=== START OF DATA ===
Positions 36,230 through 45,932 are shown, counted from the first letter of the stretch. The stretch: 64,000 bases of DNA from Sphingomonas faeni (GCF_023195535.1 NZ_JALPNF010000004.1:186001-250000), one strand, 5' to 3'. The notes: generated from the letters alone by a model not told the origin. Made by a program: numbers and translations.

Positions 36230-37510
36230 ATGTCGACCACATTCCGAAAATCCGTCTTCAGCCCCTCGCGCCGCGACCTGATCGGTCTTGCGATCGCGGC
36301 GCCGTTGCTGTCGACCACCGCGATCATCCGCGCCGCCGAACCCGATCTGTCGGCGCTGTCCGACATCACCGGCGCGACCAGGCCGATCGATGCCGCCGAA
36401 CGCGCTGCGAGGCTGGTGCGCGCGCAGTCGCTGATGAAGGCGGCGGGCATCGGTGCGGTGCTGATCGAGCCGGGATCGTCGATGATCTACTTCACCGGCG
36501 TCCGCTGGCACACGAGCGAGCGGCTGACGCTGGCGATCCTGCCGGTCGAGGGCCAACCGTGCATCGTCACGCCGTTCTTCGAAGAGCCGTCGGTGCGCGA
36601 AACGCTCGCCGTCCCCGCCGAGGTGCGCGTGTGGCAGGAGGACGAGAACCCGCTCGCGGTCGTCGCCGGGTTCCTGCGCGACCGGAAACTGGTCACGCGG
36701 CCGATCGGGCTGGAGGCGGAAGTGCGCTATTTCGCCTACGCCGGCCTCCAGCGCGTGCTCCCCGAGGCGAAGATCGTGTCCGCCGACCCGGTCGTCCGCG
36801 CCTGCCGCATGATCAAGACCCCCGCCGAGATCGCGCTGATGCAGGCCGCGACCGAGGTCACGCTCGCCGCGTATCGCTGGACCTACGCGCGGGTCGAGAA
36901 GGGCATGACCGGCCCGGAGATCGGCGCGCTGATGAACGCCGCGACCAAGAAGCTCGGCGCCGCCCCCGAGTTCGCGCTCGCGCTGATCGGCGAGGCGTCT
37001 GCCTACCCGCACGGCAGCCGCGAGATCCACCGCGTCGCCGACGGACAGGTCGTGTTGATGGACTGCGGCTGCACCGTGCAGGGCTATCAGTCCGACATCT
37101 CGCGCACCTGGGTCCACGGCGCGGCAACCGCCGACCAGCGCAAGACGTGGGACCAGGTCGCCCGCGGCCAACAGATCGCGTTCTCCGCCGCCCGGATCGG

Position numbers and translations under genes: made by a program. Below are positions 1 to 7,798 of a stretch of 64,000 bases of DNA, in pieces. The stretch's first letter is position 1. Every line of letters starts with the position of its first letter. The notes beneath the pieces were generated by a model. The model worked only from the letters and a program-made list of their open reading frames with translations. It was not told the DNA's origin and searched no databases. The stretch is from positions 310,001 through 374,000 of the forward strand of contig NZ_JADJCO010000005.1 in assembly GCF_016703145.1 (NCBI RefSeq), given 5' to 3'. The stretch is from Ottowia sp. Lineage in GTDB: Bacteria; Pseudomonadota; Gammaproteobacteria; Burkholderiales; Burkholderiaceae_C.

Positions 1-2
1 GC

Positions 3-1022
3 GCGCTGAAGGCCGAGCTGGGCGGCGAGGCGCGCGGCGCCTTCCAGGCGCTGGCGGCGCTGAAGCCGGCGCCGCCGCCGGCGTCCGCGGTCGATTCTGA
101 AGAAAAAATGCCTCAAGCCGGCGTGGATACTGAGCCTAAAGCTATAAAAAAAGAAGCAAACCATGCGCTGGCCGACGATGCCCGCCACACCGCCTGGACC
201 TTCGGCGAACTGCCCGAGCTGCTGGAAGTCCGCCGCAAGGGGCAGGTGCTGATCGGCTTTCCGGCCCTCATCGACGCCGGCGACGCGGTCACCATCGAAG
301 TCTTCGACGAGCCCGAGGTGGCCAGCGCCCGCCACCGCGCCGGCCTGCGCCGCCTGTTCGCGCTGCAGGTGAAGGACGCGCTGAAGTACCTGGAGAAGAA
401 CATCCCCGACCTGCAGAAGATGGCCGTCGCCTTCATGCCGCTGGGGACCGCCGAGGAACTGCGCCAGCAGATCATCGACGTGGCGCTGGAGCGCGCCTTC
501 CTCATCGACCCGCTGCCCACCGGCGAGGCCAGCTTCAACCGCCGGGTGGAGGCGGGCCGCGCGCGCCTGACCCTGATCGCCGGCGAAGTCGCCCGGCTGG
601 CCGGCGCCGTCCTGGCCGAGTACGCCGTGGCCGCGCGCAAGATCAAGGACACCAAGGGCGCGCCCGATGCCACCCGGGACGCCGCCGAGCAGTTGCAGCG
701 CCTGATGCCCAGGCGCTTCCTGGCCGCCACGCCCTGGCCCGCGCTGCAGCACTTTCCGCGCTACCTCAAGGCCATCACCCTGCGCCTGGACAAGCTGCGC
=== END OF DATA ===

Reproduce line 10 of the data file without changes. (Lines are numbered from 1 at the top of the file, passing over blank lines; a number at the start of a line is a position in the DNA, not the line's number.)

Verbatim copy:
36901 GGGCATGACCGGCCCGGAGATCGGCGCGCTGATGAACGCCGCGACCAAGAAGCTCGGCGCCGCCCCCGAGTTCGCGCTCGCGCTGATCGGCGAGGCGTCT